Ticking along

I’m here, not sober, still thinking about it. That’s all there is to say, really. I’m thinking about it. I’ve been thinking about it for years.


Stress and strategies

A lot of thinking today and an email from Belle have made me realise that I need to clarify the reasons why I drink, understand why I find it hard to stop and come up with some strategies to deal with all of this.

My big enemy is stress. I lead a pretty insane life. I have three children under seven. I work three days a week in the family law firm and I have been studying law by distance for five years now (this is my very last semester). People are always asking how I manage it – here is how. I make dinner, bath the kids, do reading and homework and bedtime stories, get everyone off to bed and then I sit down and I study for three hours. Five or six nights a week. Every week for five years. I don’t watch television. I haven’t read a proper, non-legal book from cover to cover for so long, and reading is my absolute favourite thing. I can’t remember when I last watched a movie. I had an assignment due shortly after my third child was born, so I was working on it in the hospital literally hours after giving birth to her. At exam time I spend a lot of the weekend at the library, studying and missing my babies. My husband is very supportive of this endeavour, but it benefits him as I am essentially his retirement plan (he is a fair bit older than me). I am stressed. Because I study at home, I find it impossible to switch off at home because my books are always there looking at me. Going out to socialise, therefore, is really important because I am forced to switch off studying and engage with the world. This worked until I found I needed half a bottle, one bottle, two bottles of wine to turn my brain off. I feel so clenched, so wound up, and the only thing, the ONLY thing, which releases me is wine.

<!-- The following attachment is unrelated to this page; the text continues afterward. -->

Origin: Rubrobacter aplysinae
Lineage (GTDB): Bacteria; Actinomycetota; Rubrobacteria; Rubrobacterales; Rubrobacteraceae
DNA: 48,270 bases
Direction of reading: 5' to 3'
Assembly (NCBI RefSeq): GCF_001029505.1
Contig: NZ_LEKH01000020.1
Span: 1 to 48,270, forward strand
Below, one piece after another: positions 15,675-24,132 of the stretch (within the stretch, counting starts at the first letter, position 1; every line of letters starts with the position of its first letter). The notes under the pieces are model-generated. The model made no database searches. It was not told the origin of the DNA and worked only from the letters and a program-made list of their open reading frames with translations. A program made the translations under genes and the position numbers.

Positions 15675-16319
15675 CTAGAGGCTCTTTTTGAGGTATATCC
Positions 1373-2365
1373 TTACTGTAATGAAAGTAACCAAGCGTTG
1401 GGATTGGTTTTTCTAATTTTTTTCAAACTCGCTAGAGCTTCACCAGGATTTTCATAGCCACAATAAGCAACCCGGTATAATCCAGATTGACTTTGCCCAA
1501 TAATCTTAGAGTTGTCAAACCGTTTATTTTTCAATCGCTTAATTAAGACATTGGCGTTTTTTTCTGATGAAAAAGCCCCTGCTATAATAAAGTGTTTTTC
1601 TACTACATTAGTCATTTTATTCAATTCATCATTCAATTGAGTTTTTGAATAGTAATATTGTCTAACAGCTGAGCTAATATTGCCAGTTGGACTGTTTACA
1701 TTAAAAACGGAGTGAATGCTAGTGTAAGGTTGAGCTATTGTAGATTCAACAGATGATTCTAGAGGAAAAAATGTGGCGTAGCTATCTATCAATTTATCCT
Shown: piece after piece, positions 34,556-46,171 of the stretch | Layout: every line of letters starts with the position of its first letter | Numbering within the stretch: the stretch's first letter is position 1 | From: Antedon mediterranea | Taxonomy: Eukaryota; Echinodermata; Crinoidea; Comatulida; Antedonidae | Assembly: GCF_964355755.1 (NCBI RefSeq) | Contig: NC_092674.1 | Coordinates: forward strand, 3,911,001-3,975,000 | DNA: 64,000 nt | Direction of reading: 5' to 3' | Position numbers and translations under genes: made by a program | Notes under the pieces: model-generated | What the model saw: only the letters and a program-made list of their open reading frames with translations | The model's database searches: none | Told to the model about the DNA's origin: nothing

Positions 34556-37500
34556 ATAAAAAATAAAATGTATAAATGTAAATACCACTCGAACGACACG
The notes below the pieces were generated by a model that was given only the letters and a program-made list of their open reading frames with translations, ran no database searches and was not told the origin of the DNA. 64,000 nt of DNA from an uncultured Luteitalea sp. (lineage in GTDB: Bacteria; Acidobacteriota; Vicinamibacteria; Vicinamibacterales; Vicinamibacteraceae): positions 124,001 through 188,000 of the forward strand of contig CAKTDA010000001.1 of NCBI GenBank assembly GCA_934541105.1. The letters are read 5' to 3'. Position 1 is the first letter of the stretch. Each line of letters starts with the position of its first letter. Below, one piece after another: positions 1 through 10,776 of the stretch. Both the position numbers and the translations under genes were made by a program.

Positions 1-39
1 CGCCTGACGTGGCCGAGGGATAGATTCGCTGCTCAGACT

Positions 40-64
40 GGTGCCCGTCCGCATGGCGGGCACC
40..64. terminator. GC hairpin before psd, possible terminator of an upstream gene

All the things I used to do to relax – reading, writing, running, yoga, dancing – get pushed to the side. It’s a huge achievement that I have started going to my pole dancing class once a week and insisting on having the time for that. So I was wrong above – wine is not the only thing that releases me. But it’s the easy thing. The thing I can do without forcing my husband into more kid duties (and he is already pretty good on that front). The thing I can do when the kids are already in bed and I’m not going to miss out on any more time with them. The thing I am, like it or not, addicted to.

I am going to work on this. I’m a person who decides she is going to do something and does it. I decide to raise three kids and do a law degree – done (nearly). I decide I’m going to learn to bend over backwards and put my hands on the floor – accomplished. I want to make the best risotto anyone has ever tasted – I practice until it is perfect. I need to apply this willpower and determination which I KNOW I have in me to this. To me. To saving my own life.

All suggestions more than welcome.

Here we go again…

I drank last night.
It was a long and tiring day. Two out of three children were cranky all day. They were just relentless. My husband went out and I was cooking dinner and there was a bottle of wine in the fridge so I drank it. A friend came over and we ate some dinner and shared it. She helped with the kids. She is like an aunt to them and I am so lucky to have her in my life. I told her last week I was doing 100 days without drinking but she didn’t say anything about me drinking last night. My husband came home from his work function and my friend and I went to see a band that some of our friends play in. I drank some more. I didn’t get ridiculous but I drank a fair bit. I told my friend some stuff I had intended to keep to myself. I got home at 1am and sat around feeling sad.
I have had a banging headache ever since I stopped drinking and my reasoning last night was ‘I feel shit anyway and maybe it will make my headache go away’. I was also so stressed from the kids and an assignment which is absolutely doing my head in and I thought drinking was the only way to unclench myself from the stress. It probably was the only way. I don’t have any other skills in my toolkit. It felt good at the time. Now I feel like crap. I don’t think this will ever be over for me. I read blogs of people who have been sober for years and it doesn’t seem to be over for them. It seems I have two choices – be obsessed about drinking or be obsessed about not drinking. I don’t want to be obsessed. I want to be free.

Day 11

I felt really good today. A real surge of wellbeing, a great run and the purchase of some very, very high heels to wear out and NOT fall over in. Relieved and happy to be feeling this way.

Background information

I know when I read other people’s sober blogs I always want to know what kind of drinker they were and compare myself (wrongly or rightly). Just in case other people are like me, I’ll fill you in.